Rogue One and Solo: A Star Wars Story entered the fold as well, with the latter giving us a bold new take on the Millennium Falcon. And in 2017, with two of the sequel trilogy’s only original designs, LEGO delivered the wildly impressive Resistance Bomber and a UCS version of BB-8. Speaking of originality, if one set were to be the crown jewel of Disney’s Star Wars, it has to be The Ghost from Rebels, another one that has remained out of reach for too many fans.
Some other significant sets have popped up in the time since, such as the improved UCS Star Destroyer, both in size and price, and new takes on the Tantive IV and Cloud City. Special props to Darth Vader’s Castle and the advent of the art line that has great potential for the future.
This list would of course not be complete without the premier LEGO set, the UCS Millennium Falcon. At 7,541 pieces, it is simply the biggest to date and, speaking objectively, likely the best. My words or even the box do not any justice to the glimpse I saw of it at the LEGO store.
Which set is the greatest?
I opted to take us down a long and winding path in LEGO history, with the Mos Eisley Cantina and Razor Crest bringing us fully up today. And there is really a lot in there, at too many sizes and scales to be diminished to one single best.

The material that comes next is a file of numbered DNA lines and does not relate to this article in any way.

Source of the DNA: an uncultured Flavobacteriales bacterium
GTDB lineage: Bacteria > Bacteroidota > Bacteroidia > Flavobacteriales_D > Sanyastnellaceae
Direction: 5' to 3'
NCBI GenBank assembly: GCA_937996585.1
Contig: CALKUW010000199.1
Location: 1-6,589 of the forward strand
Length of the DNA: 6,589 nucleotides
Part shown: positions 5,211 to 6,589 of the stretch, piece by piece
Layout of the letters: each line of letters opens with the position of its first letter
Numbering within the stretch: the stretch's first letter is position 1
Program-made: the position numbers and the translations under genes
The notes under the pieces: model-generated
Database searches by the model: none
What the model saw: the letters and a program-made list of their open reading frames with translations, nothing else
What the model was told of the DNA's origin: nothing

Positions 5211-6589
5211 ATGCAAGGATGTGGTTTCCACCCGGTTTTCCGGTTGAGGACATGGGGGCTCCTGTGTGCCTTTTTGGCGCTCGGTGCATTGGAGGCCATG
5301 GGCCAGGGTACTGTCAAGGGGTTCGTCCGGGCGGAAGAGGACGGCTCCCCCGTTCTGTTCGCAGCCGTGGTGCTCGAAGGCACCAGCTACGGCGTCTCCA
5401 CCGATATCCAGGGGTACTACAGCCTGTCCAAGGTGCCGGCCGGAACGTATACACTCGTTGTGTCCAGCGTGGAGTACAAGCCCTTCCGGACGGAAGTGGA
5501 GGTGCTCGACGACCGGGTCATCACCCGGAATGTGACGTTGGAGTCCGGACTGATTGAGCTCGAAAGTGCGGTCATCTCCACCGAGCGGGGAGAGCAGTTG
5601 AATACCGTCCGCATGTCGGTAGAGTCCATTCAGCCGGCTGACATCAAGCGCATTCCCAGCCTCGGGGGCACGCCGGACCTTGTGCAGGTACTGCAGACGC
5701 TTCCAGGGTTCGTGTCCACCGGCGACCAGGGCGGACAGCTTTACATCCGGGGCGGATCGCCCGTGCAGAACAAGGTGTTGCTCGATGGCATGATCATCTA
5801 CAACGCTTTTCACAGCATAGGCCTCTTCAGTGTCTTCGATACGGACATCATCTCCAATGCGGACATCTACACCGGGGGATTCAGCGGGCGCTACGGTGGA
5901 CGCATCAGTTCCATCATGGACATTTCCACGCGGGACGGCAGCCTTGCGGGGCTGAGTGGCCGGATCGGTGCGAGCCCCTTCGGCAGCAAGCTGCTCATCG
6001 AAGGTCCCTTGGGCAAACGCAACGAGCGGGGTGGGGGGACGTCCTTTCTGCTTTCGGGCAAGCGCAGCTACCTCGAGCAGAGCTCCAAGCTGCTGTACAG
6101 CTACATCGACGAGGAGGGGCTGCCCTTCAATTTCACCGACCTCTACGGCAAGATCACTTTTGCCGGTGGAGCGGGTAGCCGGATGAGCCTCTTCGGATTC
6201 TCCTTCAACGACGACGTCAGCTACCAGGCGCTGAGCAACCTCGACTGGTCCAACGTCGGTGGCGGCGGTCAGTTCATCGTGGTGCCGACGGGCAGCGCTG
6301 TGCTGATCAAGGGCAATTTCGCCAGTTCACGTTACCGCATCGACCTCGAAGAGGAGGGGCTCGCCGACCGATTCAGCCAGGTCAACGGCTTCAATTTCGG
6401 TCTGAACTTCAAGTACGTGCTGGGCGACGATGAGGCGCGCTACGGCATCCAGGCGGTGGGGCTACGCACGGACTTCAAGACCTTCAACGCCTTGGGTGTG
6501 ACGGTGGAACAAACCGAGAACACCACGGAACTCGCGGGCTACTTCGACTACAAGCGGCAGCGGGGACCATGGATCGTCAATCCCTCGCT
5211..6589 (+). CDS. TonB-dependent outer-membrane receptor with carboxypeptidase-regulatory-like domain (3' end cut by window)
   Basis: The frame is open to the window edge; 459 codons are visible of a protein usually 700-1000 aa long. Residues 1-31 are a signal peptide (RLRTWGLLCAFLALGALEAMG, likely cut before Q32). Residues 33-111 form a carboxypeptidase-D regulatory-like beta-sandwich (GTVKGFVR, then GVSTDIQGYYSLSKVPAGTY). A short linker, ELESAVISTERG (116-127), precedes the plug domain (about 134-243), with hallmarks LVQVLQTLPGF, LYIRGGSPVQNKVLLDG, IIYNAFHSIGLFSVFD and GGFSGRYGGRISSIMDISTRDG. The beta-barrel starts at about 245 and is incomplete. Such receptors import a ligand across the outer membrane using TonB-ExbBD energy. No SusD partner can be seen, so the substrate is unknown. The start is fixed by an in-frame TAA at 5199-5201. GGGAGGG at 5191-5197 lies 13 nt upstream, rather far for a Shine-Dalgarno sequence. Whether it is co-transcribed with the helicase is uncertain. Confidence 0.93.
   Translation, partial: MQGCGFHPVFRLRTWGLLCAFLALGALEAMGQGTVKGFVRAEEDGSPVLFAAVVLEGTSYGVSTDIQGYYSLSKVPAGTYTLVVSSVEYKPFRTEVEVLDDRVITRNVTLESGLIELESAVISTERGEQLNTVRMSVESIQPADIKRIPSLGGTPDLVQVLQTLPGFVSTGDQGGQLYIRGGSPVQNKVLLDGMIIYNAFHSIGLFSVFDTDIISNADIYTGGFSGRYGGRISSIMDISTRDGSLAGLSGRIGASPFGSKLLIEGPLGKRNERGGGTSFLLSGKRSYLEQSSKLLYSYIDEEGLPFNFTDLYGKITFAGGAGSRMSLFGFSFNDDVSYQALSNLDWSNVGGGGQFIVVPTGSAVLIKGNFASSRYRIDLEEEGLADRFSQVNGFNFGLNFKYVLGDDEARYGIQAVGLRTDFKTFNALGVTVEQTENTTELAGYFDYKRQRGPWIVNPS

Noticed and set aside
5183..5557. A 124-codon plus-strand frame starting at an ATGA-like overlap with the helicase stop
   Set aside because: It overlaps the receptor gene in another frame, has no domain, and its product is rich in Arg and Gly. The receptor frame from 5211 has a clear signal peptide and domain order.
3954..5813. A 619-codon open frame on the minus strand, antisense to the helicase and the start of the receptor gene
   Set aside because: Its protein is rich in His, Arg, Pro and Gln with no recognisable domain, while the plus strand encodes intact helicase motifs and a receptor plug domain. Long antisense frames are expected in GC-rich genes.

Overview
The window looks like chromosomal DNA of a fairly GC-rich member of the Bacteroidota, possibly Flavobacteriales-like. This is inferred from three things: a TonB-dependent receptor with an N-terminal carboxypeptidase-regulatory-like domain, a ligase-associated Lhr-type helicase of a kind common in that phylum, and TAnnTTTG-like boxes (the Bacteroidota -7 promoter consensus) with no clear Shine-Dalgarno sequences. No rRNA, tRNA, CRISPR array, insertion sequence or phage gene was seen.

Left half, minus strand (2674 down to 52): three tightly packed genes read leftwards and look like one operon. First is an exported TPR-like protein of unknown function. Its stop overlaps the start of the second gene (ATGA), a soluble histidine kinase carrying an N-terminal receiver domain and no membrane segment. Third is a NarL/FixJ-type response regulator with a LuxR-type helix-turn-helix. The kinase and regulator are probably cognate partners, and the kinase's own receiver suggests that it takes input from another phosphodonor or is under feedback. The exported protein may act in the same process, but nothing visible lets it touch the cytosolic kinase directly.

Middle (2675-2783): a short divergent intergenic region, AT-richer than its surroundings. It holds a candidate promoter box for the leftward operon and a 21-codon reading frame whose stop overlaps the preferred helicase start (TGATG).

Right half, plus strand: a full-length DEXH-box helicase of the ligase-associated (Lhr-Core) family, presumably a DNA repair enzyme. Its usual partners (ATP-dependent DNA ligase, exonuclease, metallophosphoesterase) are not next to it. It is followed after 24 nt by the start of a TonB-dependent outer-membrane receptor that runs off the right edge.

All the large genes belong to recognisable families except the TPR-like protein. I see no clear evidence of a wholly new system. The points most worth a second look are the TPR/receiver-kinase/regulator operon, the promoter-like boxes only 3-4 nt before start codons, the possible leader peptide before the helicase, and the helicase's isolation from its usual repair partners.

However, part of what makes LEGO special is its unique connection to each builder. 2006’s Jabba’s Sail Barge was a set that caught my eye as a child, but I have never been able to acquire it. It’s a strange pick, yes I know, but it feels like a direct bridge between LEGO’s past and the incredible future they are heading into today.
But if I am thinking objectively, the Slave I is my answer when it comes to the “greatest.” If a LEGO model can evoke just a little bit of the “real” thing, then it has done its job. More so than any other set, the Slave I has that effect every time I see it.
LEGO undoubtedly has many more stunning models on the way, as soon as this month. The Imperial Probe Droid and R2-D2 models are early examples, and I am eagerly awaiting the Gunship and whatever else LEGO has planned. I can only hope those models are deserving of a spot on a place like this and that we’ll have a new definition for “greatest” in the years to come.
Have a favorite set that missed the list? Let us know in the comments below!